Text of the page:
Jason Smith

An excerpt from One Day:

“Oh god,” Lucius groaned. “What did you do?”

The teenager wrung his hands, “Well, they asked for my name—”


“—and I told them my parents were dead.”

Lucius and Tyler both stared at him for a good thirty seconds before erupting into laughter. The former leaned back in his chair until it tipped over. He held Tyler close as they toppled backwards, landing on the floor, both continuing to laugh. Tyler eventually rolled off of him, lying on his back. Jason’s face was burning. He grabbed a book and knelt down, shoving it in Lucius’ face.

“Are you trying to smother me with a book?” his guardian laughed. “That is both nonsensical and impractical. Are you sure you don’t want to be a supervillain?”

Lucius rolled over and pinned Jason down. Tyler jumped onto his back until they were all a tangled, laughing, dogpile.

They looked up as several workers approached, wearing incredulous frowns.

“Okay, we need to go,” Lucius summarized.

The three hopped to their feet and raced away.

It wasn’t until the car-ride home that Jason said, “Okay, so I’ll admit, that probably wasn’t the best pickup line.”

Lucius laughed so hard that he nearly swerved into the other lane.

“Trust me, Jason,” he said, grinning, “I’ve had much worse.”

Jason laughed at that. He looked down and groaned.

“What’s wrong?” Lucius asked.

“I forgot my backpack.”

Lucius sighed. “All right; let’s swing back around and get it.”

“No way,” the teenager yelped. “I’m never going back in there.”

“Jason, you need your backpack.”

“I’ll buy another backpack,” he said. “I’ll make another backpack.”

“Your homework was in it.”

“I’ll make another homework!”

“You’ll make another homework?”

“I’ll make another homework.”

Lucius shook his head. “Whatever you say, Mr. My Parents Are Dead.”

In which Jason is a good brother:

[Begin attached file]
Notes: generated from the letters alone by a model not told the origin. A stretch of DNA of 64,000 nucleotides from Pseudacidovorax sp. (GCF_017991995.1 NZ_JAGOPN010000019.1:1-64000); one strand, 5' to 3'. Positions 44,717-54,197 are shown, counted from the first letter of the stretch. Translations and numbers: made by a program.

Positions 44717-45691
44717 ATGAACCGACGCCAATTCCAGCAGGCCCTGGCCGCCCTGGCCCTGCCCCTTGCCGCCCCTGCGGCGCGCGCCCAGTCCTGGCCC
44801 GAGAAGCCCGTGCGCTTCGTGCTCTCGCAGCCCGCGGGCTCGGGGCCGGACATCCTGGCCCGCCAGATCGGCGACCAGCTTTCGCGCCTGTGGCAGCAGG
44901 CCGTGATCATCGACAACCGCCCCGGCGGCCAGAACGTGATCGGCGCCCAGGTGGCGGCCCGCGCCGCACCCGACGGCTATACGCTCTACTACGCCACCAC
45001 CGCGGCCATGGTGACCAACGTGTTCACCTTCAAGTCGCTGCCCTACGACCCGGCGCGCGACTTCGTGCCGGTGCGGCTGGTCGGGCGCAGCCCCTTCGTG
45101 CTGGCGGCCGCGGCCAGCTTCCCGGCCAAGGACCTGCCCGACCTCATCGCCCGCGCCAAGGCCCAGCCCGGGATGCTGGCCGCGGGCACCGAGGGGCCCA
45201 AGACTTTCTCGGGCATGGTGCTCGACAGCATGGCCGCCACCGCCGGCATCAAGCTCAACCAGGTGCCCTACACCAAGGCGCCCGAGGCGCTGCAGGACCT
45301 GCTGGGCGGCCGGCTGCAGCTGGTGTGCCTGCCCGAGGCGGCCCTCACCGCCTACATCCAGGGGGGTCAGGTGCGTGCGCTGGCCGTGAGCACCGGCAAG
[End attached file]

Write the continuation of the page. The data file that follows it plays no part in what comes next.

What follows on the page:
‘Lucius,’ Tyler signed, ‘can I get that toy?’

“Sorry, heffalump,” Lucius said, ruffling his hair. “Not today.”

He walked on ahead. Tyler sighed and signed, ‘Please? Please? Please? Please? Please?’

Unfortunately, Lucius couldn’t see him.

The boy pouted and turned to Jason. ‘Can you be annoying for me?’

Jason threw him a fingergun and a wink. “I’m on it.”

He raced ahead of their guardian and began to chant, “Please? Please? Please? Please? Please? Please?”

“What are you doing?”

“Please? Please? Please? Please? Please? Please? Please?”

“You know that, to anyone else, you just look like a fifteen-year-old pleading for a stuffed antelope, right?”

“Please? Please? Please? Please? Pleeeeeeeeease?”

“All right, all right,” Lucius laughed. “Tyler, you can get the antelope.”

The boy grinned. ‘Thanks, Jason.’

“Any time.”


I want you to remember how you’ve made me laugh and sometimes cry, and I never want to forget how special and different you are and how you’ve touched my heart in a way that no one else could.

It turns out that Ellen Ripley isn’t the only awesome lady who can operate the Power Loader from the movie Aliens. Jason Smith created this very impressive power loader Halloween costume for himself to wear while his infant daughter sits in the driver’s seat.

Click here to watch a video of Jason and daughter operating their power loader.

“My highest priority was keeping my little girl safe, so the costume was designed for mobility and quick exit in case of emergency. The boots are basically cardboard slippers that could pop right off. With a shrug of my shoulders, I could pop the arms right off. What you can’t see from the video is that there are no bottoms on the robot arms, so my human arms were completely free and unimpeded. I could leave the claws hanging idle from the shoulder joints while I could address any of my girl’s needs. I would have had to take the suit off to changer her diaper, though!”

Jason’s daughter looks so comfy that we suspect she might even have a Class-2 rating. What a cute little overachiever.

[via Laughing Squid]